Giving the MMFF a new lease on life
We didn’t think we’d see the day when the reforms for the Metro Manila Film Festival we’ve been advocating for so many years would actually be implemented. Change has come, indeed—and while it isn’t the seamless festival we hoped it’d be, it’s a significant work in progress that requires moviegoers’ patronage, not just perfervid yammering and voluble noise in social media.
Yes, patronage. It’s time to walk the walk. We’re issuing this clarion call to movie buffs who should support films in the bottom-half of the box-office race, particularly two of the MMFF’s best bets—Baby Ruth Villarama’s “Sunday Beauty Queen” and Avid Liongoren’s “Saving Sally.” We were down with the flu last Sunday, but we finished six films on opening day to show our support for the “rebooted” festival.
So, what are you waiting for? Go out and watch all the eight entries this year, because it’s an endeavor worth investing in.
The 42nd edition of the MMFF has six very good reasons to make a beeline for the box office—and even the underperforming two deserve to be seen for their lead stars’ prodigious screen presence.
It’s time to do away with procrastination and the “pera-pera lang ’yan” mentality we’ve been conditioned to accept long after kwela but substandard (and product placement-heavy) vanity projects eventually eased out the prestige films of old. For starters, the finalists aren’t the conventional formulaic movies we often see in our cineplexes.
Take Theodore Boborol’s feel-good romcom, “Vince & Kath & James,” about cousins, poor boy Vince (Joshua Garcia) and rich school jock James (Ronnie Alonte) and the campus beauty, Kath (Julia Barretto), they’re attracted to.
Far from the dour and grim themes often associated with indies, the production proves that you don’t have to tackle big themes to be relevant, relatable and moving. It cleverly incorporates social media to keep its story absorbing. It entertains as much as it reminds viewers of the ties that bind them to the people they love—and those who choose not to love them back.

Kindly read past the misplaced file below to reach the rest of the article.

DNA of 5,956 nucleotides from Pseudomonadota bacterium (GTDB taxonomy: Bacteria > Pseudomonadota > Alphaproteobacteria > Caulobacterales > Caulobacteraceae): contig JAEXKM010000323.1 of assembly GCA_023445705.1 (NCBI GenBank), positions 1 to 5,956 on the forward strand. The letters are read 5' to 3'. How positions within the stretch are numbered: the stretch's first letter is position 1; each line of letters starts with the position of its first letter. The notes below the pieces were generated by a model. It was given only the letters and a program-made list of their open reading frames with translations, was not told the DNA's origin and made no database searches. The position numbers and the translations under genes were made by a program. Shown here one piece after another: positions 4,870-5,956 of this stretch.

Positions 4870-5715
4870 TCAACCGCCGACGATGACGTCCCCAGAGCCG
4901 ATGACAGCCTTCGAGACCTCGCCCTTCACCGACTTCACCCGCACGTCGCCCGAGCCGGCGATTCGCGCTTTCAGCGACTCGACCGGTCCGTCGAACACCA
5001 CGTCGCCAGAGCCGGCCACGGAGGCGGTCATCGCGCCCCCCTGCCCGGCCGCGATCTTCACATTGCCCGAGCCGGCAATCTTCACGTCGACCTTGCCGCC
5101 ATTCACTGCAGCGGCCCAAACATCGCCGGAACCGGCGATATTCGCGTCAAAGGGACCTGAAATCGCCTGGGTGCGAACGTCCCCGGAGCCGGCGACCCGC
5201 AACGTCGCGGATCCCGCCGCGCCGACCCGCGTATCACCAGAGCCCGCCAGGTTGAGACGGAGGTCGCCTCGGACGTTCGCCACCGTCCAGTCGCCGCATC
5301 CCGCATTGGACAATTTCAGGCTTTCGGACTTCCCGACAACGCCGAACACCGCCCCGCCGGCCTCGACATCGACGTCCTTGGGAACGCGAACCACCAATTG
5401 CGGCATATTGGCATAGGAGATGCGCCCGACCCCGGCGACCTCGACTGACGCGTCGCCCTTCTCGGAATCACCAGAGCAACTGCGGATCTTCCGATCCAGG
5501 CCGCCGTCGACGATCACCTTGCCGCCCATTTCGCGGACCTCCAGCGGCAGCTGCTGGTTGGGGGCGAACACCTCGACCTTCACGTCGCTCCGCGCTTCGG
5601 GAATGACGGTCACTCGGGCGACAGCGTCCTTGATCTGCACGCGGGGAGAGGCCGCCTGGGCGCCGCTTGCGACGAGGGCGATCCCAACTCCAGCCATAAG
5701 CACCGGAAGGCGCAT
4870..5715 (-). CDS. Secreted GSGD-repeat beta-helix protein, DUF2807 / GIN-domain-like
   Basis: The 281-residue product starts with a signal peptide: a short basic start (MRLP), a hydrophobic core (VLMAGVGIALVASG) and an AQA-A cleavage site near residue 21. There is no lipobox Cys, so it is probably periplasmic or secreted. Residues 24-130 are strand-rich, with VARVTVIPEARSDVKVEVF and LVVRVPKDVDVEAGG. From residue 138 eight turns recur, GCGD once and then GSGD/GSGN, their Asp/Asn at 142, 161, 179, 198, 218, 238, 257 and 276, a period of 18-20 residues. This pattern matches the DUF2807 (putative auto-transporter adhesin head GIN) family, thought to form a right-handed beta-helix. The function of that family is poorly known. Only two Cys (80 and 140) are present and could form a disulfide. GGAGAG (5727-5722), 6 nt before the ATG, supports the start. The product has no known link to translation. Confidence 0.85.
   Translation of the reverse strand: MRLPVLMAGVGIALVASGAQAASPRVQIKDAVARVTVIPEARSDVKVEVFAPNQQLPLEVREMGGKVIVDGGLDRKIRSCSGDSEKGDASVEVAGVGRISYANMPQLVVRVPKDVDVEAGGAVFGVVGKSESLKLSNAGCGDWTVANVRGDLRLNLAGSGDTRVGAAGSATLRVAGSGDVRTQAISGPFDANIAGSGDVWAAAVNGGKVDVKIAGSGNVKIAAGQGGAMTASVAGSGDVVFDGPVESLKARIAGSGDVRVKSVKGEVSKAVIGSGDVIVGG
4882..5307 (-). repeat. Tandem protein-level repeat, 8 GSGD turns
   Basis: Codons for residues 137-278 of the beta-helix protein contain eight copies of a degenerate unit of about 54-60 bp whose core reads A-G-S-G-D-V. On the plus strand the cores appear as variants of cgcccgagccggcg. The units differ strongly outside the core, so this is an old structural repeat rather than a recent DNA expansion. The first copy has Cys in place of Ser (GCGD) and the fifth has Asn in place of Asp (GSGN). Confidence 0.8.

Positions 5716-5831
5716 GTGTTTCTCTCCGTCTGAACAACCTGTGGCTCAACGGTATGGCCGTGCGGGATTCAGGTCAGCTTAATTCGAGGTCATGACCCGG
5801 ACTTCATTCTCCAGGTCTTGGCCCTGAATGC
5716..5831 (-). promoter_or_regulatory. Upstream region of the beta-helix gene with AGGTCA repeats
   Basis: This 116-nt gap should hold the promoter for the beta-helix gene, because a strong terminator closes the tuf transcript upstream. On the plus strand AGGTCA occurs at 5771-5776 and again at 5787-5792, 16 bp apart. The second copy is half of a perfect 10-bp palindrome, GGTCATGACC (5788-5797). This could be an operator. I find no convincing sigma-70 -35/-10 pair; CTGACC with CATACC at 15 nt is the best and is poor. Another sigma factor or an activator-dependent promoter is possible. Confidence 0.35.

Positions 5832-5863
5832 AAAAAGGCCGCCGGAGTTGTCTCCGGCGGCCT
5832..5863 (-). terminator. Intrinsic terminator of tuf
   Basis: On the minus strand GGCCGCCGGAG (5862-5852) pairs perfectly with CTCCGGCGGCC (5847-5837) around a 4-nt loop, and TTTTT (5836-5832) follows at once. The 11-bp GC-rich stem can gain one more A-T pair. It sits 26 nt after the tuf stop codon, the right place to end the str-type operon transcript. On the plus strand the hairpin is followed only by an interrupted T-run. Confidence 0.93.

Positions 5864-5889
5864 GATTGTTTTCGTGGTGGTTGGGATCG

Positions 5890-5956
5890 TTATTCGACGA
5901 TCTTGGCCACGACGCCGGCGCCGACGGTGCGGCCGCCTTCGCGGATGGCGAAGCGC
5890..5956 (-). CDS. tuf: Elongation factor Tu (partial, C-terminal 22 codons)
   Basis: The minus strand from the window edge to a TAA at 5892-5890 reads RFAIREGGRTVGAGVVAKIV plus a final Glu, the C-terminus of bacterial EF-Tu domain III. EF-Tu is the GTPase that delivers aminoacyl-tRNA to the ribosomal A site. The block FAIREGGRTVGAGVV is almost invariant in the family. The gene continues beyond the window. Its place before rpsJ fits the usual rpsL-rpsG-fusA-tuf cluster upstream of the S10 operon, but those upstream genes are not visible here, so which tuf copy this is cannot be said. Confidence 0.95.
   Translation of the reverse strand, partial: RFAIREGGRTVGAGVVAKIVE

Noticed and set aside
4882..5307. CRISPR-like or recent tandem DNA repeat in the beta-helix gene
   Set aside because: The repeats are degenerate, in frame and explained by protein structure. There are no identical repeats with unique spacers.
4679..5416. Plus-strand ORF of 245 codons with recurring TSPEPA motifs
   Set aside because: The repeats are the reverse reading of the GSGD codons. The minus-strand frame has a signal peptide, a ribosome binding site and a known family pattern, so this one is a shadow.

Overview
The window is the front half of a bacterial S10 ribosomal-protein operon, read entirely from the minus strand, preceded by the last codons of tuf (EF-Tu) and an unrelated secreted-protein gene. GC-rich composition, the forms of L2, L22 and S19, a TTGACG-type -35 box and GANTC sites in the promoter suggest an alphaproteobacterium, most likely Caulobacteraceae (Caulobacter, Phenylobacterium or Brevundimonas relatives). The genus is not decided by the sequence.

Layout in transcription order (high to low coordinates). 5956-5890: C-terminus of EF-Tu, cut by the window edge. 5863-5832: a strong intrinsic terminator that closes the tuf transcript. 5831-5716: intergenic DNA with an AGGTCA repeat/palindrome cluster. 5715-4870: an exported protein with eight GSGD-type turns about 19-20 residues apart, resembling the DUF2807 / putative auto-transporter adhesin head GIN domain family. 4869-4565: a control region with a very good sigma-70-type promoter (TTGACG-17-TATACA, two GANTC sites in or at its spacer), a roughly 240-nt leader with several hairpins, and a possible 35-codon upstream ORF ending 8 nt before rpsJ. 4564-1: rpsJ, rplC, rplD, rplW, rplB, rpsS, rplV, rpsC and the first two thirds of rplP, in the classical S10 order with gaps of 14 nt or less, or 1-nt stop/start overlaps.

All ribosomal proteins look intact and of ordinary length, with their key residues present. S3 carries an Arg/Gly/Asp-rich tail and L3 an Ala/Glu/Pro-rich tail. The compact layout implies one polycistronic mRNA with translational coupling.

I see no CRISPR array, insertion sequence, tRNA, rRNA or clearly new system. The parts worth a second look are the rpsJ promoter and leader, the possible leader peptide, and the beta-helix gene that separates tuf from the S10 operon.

The film is deceptively light and fizzy, but it’s made more compelling by the exceptional and charming turn of Garcia, who is the film season’s most impressive breakout star. He has Alden Richards’ good looks and John Lloyd Cruz’s sensitivity—a formidable combination for someone so young (he’s only 19). And his scene with the similarly award-worthy Ina Raymundo, who portrays his distant mother, is one of the best single dramatic moments we’ve seen this year.
There are 190,000 Filipino domestic helpers in Hong Kong. Villarama’s disarming “Sunday Beauty Queen” follows Pinay college graduates-turned-maids who join beauty pageants—from the contestants (Mylyn Jacobo, Cherie Bretaña, Hazel Perdido and Rudelie Acosta) who take part in them, to the lesbian (Leo Selomenio) who’s been helping organize them since 2008—to shake off the drudgery of their arduous and sometimes very lonely lives.
Behind their lovely smiles are alternately heart-breaking and inspiring tales about love, sacrifice and abuse: One of them is allowed to take a bath only once every three to five days to save water, while another is often seen counting the planes that fly by, hoping she’d someday be on one of them when she finally gets the chance to return to her family for good.
With more than 10 percent of our population now part of that “troubling” diaspora because of the Philippine government’s inability to provide well-paying jobs for its people, it’s easy to see why these women’s stories are hard to ignore.
The claustrophobia-inducing true-to-life tale, “Oro,” also doesn’t disappoint. Unlike many films in director Alvin Yapan’s cerebral and carefully calibrated oeuvre (“Ang Sayaw ng Dalawang Kaliwang Paa,” “Mga Anino ng Kahapon”), his latest film takes an appropriately in-your-face approach to the story of a gold-mining island in Camarines Sur overrun by bandits.
The film makes wise use of Irma Adlawan’s time-honed theatricality to dramatize its urgent plea for action, resolution and closure. In it, Sue Prado also delivers a fine portrayal of a shrewd gold appraiser.
Despite some slow and awkward stop-and-starts and a nonlinear storytelling style that isn’t as clearly delineated, Jun Robles Lana’s “Die Beautiful” demands to be seen for a powerful and provocative tale that astutely revisits the colorful and vivid life of trans woman Trisha (Paolo Ballesteros, in one of the year’s most textured portrayals).